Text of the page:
I am a big fan of service stations.
I'll frequently nip down to my local BP and sit in the window with a coffee watching the people of the world go by.
That's when Covid rules allow and the space isn't all taped off and full of boxes of soft drinks and other goodies of course.
I reckon service stations offer an opportunity to observe people at their best, and worst. Sometimes they are funny. Sometimes they are just rude and impatient. But they are always interesting.
Like the couple I ran into the other day.
Let me explain.
I'd taken the opportunity to whip down the line to see two of the grandies and, because I'm rapidly closing in on celebrating the 38th anniversary of my 21st and they do everything at 1000km/h, I'm a bit pooped on the way home to be honest.
So, I do the sensible thing and pull in to the next servo along the route, grab a coffee and chill on the picnic table across from the petrol pumps immersing myself in the sights and sounds of the forecourt.
And that's when I met them. It would actually be fairer to say I heard them before I saw them.
A couple about the same age as the goddess I cohabit with, absolutely going to town as their motorhome ambled to a stop 10 yards from me.
I didn't get the gist of the argument, though I surmised it had been carrying on for many a kilometre. Certainly long enough to shake loose any noise-inhibiting insulation from within the cab of the motorhome. If it were an advertised feature of that particular model I'd be asking for my money back. It doesn't work.
There I am minding my own business and the motorhome stops. The bloke gets out, slams the door behind him and storms off down the street.
A few minutes later the side door of the motorhome opens and the woman wearily steps down. It's fairly obvious she's been shedding a tear or two. She looks exhausted.
Instantly, I'm overcome by a huge wave of empathy. I mean who among us hasn't had a ding-dong battle with our loved one at some time in their life?
I feel the need to say something.
"Are you okay?" I inquire trying to strike the right tone between being helpful and nosey.
She is, she smiles, apologising for the ruckus and professing to embarrassment as she wanders over.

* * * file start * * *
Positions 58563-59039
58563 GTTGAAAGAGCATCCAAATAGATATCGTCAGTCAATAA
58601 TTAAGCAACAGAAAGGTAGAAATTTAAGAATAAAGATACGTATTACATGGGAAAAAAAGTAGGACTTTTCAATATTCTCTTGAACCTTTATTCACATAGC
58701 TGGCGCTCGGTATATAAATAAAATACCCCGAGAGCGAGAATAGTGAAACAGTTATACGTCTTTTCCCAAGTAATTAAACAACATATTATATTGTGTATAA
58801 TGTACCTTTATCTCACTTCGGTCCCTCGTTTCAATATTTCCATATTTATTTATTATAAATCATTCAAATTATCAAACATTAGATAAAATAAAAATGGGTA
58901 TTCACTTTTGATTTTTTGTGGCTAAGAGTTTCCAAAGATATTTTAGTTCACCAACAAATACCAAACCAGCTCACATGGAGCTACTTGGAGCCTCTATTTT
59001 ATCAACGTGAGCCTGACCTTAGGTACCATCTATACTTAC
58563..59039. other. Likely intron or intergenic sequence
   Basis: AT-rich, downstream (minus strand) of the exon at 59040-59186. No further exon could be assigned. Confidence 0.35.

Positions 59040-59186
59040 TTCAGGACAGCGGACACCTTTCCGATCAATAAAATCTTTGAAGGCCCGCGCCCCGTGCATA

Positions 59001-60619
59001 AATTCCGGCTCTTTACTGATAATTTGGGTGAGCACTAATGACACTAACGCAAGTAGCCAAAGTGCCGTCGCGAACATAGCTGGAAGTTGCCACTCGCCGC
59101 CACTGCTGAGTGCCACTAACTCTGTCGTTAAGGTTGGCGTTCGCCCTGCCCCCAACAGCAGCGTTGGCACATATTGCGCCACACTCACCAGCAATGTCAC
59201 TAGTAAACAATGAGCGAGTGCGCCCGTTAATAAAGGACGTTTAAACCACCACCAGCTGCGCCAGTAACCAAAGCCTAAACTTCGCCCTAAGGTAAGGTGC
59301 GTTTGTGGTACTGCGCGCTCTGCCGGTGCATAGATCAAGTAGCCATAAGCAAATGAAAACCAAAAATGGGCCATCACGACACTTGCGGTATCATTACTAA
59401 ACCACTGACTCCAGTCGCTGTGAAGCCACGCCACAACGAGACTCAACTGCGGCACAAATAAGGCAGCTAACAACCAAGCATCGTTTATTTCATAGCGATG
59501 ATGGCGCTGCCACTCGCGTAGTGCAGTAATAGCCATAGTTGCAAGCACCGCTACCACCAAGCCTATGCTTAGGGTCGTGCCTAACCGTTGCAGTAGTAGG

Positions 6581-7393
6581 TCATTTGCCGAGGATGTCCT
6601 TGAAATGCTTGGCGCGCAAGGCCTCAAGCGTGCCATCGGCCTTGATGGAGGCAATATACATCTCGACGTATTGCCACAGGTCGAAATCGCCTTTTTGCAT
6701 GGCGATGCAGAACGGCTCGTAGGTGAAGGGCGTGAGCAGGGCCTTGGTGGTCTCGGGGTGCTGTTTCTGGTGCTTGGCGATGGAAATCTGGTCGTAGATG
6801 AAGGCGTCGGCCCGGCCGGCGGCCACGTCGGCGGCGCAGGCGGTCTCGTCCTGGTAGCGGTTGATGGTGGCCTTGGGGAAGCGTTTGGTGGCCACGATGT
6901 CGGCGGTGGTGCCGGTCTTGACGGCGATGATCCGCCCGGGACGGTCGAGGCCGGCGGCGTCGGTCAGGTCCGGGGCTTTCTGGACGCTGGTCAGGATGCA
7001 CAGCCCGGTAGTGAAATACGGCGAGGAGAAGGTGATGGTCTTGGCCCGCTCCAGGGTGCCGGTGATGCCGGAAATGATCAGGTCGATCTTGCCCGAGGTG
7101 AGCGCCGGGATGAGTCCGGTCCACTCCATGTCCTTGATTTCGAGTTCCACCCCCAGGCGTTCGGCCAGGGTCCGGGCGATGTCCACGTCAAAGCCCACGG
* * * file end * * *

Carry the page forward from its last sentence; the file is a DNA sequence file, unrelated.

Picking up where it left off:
I tell her we've all been there and jokingly suggest she get a nice coffee and take a few minutes to breathe. And so she does.
When she returns she enlightens me, unprompted I should point out, as to the origin of the argument.
Out of respect for them I won't go into specifics but, in short, they'd been stuck together in a cramped motorhome for two weeks, were tired, irritable and things had been said.
Now I have to say I was rather impressed with my performance at this point. For someone who could talk for New Zealand if it were an Olympic sport, I didn't mutter a word.
What I did do was listen, intently, and make sympathetic "hmmm" sounds every now and then. In fact, so good was I at this particular facet I'm sure I could be the captain of the NZ Hmmm team. Roll on the next Olympics!
But I digress.
After a while my new friend seemed to have got it all off her chest and was now at that turning point where she no longer wanted to murder her partner and leave his body parts strewn across the highways of New Zealand. I'm sure you know what I mean.
Apparently, he's "good when he's good" – surely the oddest phrase ever – and she conceded she may have overreacted a bit.
"Why don't you buy him an icecream?," I said out of nowhere, trying to be helpful, but then wondering what on earth had made me say that. I mean how would that resolve their obvious problems?
As I understand it, major diplomatic incidents are not resolved sitting at the United Nations with both sides sharing a tub of hokey pokey while they consider their options are they?
Luckily, the look of surprise (or was that confusion?) melted from her face quickly and she beamed. "Great idea!", before heading back into the servo on a mission.
No sooner had the door closed, he came shuffling back.
He must have seen us talking beforehand because he came right up to the table.
"I suppose she's told you?" he asked.
Again I played a straight bat.
"Just little bits," I said looking for that fine line again. "Sounds like you've had a bit of a rough few days."
He agreed it hadn't been great and started to give his side of the story.
"Hmmm" I said. Again.
A few minutes later she re-emerged with two icecreams – one for him and one for her - and like a scene from one of those soppy, Disney romantic comedies Mrs P craves, their troubles seemingly melted away and they made up.
There was a hug, some laughter and a whole lot of deep breathing as they enjoyed their icecreams.
Ten minutes later they were back in their motorhome and gone.
I sat there at the picnic table reviewing my successful foray into relationship counselling.
Easy. If this writing gig doesn't work out I think I might give it a go full time.
If what had just happened was anything to go by, all I'd need to set up would be a picnic table and a sympathetic ear.
Maybe an icecream from time to time would help too.